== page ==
MEMORY: Pretty much every weekend in 7th grade was spent watching one of the three following movies - Empire Records, Welcome to the Dollhouse, or Baz's Romeo & Juliet. I immediately fell in love with R&J, and also the music that accompanied it. (Including the Radiohead b-side Talk Show Host.)
I remember watching this movie over and over again and crying my eyes out. And really, really digging the soundtrack, especially this pop-treat from The Cardigans.
let's talk about [music] baybee let's talk about you and me let's talk about all the good [songs] and the bad [songs] [in Dawson's Creek] let's talk abboouut [music] let's talk about [music]
So, there's actually no Salt N Pepa anywhere in Capeside, at least that I remember. But there are a lot of other goodies. Or there were at one point. I think?
Quick note to producers of all future television series - buy DIGITAL AND STREAMING music rights!
As if it's not offensive enough that they changed the iconic Dawson's Creek theme song from Paula Cole to some forgettable Jann Arden ditty, they failed to secure 90% percent of the music rights for Netflix streaming. This is nearly as heinous as the soundtrack switcheroo in TheWonder Years. Joe Cocker soundalike? HISS.
Yes, Dawson's Creek music was saccharine and waaaay too literal, but it was deliciously zeitgeisty. And I kinda liked it. (Not as much as some people, cough, who made like 20 Dawson's Creek soundtrack albums during high school, and probably still listen to them. No offense.)
Now let's play a game.
Dig up musical relics from years past - playlists and mix CDs (and tapes, if, like me, you still have them) and see if you still like the music.
Is it listenable or embarrassing?
I'd like to give my 16-year old self a high-five. 99% of all my high school tunes are still solid. I sort of bombed in the high school fashion department, and dating department (more on that later), but I am proud to announce I accumulated a CD collection that would make Kurt Loder proud.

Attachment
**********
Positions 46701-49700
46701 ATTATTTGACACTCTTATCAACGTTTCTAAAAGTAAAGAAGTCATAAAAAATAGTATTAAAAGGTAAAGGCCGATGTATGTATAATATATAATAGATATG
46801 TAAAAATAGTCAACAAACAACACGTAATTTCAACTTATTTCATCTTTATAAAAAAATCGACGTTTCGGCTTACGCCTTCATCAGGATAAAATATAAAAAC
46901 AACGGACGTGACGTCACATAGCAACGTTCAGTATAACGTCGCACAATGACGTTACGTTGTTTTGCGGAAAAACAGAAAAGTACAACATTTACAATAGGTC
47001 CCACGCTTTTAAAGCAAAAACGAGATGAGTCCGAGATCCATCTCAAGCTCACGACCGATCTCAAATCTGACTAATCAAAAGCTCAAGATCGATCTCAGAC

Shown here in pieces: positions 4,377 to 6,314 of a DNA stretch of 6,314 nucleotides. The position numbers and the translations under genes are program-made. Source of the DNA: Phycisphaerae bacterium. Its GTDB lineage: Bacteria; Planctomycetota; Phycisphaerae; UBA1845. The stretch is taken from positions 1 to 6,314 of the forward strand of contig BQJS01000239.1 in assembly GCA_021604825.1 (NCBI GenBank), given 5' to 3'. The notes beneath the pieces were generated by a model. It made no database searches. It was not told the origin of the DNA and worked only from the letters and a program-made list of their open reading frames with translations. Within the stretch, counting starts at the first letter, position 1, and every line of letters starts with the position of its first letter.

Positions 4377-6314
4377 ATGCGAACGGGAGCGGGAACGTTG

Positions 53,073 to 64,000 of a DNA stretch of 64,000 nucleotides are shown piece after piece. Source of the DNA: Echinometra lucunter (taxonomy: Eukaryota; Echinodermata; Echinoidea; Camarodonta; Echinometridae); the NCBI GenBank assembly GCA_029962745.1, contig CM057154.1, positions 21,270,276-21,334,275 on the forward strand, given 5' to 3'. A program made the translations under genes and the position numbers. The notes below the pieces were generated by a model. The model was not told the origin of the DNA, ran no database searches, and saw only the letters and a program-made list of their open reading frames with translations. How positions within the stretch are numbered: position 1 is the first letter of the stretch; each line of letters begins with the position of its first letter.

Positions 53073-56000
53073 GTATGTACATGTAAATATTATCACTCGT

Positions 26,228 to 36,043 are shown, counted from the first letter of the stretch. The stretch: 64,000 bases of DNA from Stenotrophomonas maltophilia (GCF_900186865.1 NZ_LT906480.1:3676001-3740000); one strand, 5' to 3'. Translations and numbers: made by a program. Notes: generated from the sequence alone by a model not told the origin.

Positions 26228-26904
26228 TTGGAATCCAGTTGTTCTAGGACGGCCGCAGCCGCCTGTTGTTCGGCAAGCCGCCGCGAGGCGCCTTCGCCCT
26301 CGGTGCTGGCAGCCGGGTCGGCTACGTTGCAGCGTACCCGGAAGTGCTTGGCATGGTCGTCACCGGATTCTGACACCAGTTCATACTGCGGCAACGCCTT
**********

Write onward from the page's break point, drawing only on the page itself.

Pre-internet, pre-napster, I spent a lot of my time in Borders (R.I.P.) with Casey, combing through Q and NME, soaking up everything I could get my hands on and buying anything with a sampler CD. I seriously absorbed all kinds and genres of music during the years of 8-22. Which is why I am seriously unfrigginbeatable at Music Scene-it.
Because I was so indiscriminate, I had lots of stuff - the entire Beatles catalog and gangster rap and 60's boy bands and 90's boy bands. (Yes, I went to an N'SYNC concert. And I'm not sorry.) I owned Three Dog Night and Snoop Dog. I crowd-surfed at a Lawrence music festival to Everclear and immediately after walked over to hear Wilco finishing a set. I sung along to Howard Keel. To me, Arrested Development is a band.
What the musically schitzophrenic.
Yes, I had my share of youthful indiscretions. I finally cleaned out my stuff from my parent's house last Christmas, and I had a lot of strange albums from high school that I have no recollection of purchasing. Manic Street Preachers? Jellyfish? Save Ferris? Big Bad Voodoo Daddy? Hoku? How did you guys get in there?
Some people say scent offers the strongest recall for memory: but for me, it's music. Anyone?
The best part about looking back musically is you get to relive some key moments.
Throughout this week, I'd like to share some musical moments with you, starting with the very first cassette tape I purchased. This goes way before high school.
MEMORY: Dancing in a hot pink and black spandex outfit in my front yard in the early summer, making up what I'm sure were some killer dance moves for a 7-year old.
In high school, popularity is often defined by where you sit during lunch.